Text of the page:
We may surmise that A, the first in the sequence, is the ‘deepest underlying principle’, ‘source’, or ‘power’ that is fixed through all the subsequent changes to B, C, etc. Conditional forward causation is the principle we saw from physics. It implies that changes to B, for example, come from subsequent operations of A, and not from C, D,.. acting in ‘reverse’ up the chain. We surmise, rather, that the subsequent operations of A are now conditioned on the results in B, C, D, etc. The operations of A are therefore the principal causes, whereas the dependence of those operations on the previous state of B is via instrumental causation, and the dependence on the results in C, D,... is via occasional causation. I suggest that this is a universal pattern for the operation of a class of dispositions in nature, namely those that do not follow from the rearrangement of parts of an aggregate object.

Part 2

Sunday, March 26, 2017

Quantum mechanics and consciousness - Part 2/8: Substances and Multiple Levels in Quantum Mechanics

2. Substances and Multiple Levels in Quantum Mechanics

A substance is defined as what exists over the finite duration between measurement events. The problem in quantum mechanics of understanding how substances exist has been long-standing. Some like Everett have suggested it is the wave function which exists continuously, but wave functions are mathematical entities and not physical. Others like Bohr have said that only events are real and hence denied that there anything which could be a continuous substance. 

My proposal is use the idea of propensities [5]. These are the underlying dispositions or causes which give rise to events when the conditions are appropriate. The event production may be deterministic or probabilistic. The important feature of propensities is that they are present continuously between events, at least according to the Born Law of quantum mechanics.  Propensities, therefore, can be identified as the substance of which quantum particles are made. The wave function is then the form of those substances, in particular their form as spread out in space and time. Quantum objects are thus substances that manifest themselves in some kind of form. The form of something tells us what its present structure is, and the substance of something tells us how it would behave in all future hypothetical circumstances (even if only by probabilities).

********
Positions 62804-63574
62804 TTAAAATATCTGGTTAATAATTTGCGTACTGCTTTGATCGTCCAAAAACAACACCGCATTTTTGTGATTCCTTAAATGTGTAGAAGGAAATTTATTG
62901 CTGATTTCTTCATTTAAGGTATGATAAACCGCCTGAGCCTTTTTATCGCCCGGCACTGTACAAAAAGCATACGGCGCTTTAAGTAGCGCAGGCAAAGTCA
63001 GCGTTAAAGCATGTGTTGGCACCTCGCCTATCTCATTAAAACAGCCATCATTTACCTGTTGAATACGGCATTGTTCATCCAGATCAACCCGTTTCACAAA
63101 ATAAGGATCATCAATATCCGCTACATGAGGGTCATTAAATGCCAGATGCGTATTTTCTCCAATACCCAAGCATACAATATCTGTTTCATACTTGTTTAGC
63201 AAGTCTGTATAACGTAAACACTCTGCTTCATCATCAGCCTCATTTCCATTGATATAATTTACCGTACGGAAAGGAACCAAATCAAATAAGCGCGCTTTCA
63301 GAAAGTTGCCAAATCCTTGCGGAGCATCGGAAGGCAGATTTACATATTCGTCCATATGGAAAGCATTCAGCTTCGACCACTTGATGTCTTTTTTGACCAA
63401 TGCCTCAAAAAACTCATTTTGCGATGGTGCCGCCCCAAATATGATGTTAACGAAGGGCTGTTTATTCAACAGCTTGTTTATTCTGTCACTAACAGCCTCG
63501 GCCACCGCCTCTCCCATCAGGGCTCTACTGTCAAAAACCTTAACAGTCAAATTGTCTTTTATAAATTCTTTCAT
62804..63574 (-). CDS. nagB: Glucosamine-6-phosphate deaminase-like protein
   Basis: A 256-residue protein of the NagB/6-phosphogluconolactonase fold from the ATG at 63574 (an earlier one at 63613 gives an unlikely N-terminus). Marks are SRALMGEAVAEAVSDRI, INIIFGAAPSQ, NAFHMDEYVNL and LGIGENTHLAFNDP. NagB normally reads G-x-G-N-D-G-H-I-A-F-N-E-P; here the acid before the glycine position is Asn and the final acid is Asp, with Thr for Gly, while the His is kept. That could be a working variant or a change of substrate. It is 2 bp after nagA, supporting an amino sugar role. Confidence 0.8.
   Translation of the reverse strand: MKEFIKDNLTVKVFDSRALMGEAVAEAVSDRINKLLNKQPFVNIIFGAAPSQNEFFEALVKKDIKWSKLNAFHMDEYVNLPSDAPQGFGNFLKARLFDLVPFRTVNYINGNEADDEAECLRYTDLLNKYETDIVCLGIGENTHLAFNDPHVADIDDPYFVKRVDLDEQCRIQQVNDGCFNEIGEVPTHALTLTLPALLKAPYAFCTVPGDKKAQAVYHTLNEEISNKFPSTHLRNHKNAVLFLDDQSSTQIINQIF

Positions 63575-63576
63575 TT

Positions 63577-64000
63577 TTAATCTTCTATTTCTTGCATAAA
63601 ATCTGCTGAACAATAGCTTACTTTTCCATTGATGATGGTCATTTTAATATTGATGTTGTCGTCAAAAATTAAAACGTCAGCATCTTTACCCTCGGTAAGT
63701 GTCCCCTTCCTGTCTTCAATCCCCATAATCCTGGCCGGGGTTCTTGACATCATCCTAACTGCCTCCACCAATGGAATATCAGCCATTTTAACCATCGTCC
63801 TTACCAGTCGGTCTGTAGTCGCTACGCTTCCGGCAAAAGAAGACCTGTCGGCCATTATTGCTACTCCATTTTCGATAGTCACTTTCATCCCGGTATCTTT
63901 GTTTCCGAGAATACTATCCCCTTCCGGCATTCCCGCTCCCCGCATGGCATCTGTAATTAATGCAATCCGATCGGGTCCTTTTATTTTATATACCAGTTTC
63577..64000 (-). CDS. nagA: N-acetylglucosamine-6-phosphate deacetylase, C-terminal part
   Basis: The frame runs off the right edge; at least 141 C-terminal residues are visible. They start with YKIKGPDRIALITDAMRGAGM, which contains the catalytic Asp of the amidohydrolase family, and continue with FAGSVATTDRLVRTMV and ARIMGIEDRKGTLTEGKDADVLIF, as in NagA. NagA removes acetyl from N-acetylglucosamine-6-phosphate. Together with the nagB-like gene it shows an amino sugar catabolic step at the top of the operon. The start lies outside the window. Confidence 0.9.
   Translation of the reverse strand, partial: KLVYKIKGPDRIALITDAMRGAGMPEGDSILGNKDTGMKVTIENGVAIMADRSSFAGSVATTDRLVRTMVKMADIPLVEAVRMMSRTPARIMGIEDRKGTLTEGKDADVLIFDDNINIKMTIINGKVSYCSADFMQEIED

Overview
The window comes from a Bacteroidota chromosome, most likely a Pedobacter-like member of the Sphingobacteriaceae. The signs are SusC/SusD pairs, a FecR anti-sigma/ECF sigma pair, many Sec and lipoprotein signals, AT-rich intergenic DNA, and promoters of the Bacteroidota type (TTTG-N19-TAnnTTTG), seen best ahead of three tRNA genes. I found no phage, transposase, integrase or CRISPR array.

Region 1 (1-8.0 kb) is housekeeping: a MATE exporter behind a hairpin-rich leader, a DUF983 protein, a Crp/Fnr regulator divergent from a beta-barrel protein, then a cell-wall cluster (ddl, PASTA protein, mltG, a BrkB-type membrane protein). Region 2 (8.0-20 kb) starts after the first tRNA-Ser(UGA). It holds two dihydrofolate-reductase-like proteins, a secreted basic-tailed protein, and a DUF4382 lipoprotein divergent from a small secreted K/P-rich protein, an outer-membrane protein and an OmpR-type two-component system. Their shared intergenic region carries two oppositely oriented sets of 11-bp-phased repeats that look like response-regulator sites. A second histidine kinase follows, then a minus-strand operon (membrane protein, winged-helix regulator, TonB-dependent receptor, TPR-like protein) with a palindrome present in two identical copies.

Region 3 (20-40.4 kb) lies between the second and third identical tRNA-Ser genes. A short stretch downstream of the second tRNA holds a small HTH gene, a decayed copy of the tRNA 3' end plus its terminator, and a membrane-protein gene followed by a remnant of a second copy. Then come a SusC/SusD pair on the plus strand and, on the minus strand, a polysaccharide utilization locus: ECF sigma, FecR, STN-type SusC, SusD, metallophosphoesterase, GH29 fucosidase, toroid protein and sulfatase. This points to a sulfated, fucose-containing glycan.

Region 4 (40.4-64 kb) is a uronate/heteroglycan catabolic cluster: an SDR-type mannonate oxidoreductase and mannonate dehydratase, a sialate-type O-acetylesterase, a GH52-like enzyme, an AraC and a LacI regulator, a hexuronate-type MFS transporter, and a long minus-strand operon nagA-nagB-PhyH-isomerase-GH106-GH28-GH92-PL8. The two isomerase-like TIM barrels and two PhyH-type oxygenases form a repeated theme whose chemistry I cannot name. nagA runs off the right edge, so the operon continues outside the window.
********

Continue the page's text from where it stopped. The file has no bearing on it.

We can develop a theory of multiple levels, each with different kinds of objects and each existing in their own kinds of spaces.  We can show how objects interact between levels [6]. We can begin to understand this using the principles of quantum mechanics. Consider, for example, how the Schroedinger equation makes predictions for the wave function, which in turn predicts the probabilities of future events. The Schroedinger equation uses a combination of kinetic energy and potentiality that acts to evolve the wave function through time, based on the initial conditions. The wave function then acts to produce further discrete selection events based on previous selections.  In each case, objects of kind of A are producing further objects of kind B(n) based on previous objects B(n-1). The produced B(n) outcomes select what kind of outcomes are next possible.  Furthermore, this same pattern is repeated on multiple levels {A ➝ B  C}.  Quantum physics has the levels  {energy   propensity forms  actual selections}.  Such patterns are familiar, since in classical physics we have a similar structure with the levels {potential energy  forces  acceleration}.  The pattern is also familiar to us from psychology in the sequence {desire  thinking  action}, as will be discussed later. 

When we start digging into quantum physics, we discover even more levels. The potential energy and kinetic energy that we started with in the Schroedinger equation are not themselves fundamental, but are generated by the virtual processes of quantum field theory. Potential energy is produced by the exchange of gauge bosons: of photons of electromagnetic energy, of gluons for nuclear energy, etc. And kinetic energy comes from mass, which is mostly not ‘bare mass’ but is the collection of the energies of virtual substances in a cloud around a given center.   This means that we have an even longer chain of multiple generative levels in quantum physics, something like {variational Lagrangian  virtual fields  virtual events  potential and kinetic energies in the Hamiltonian  propensity fields described by wave functions  selection events for actual outcomes}.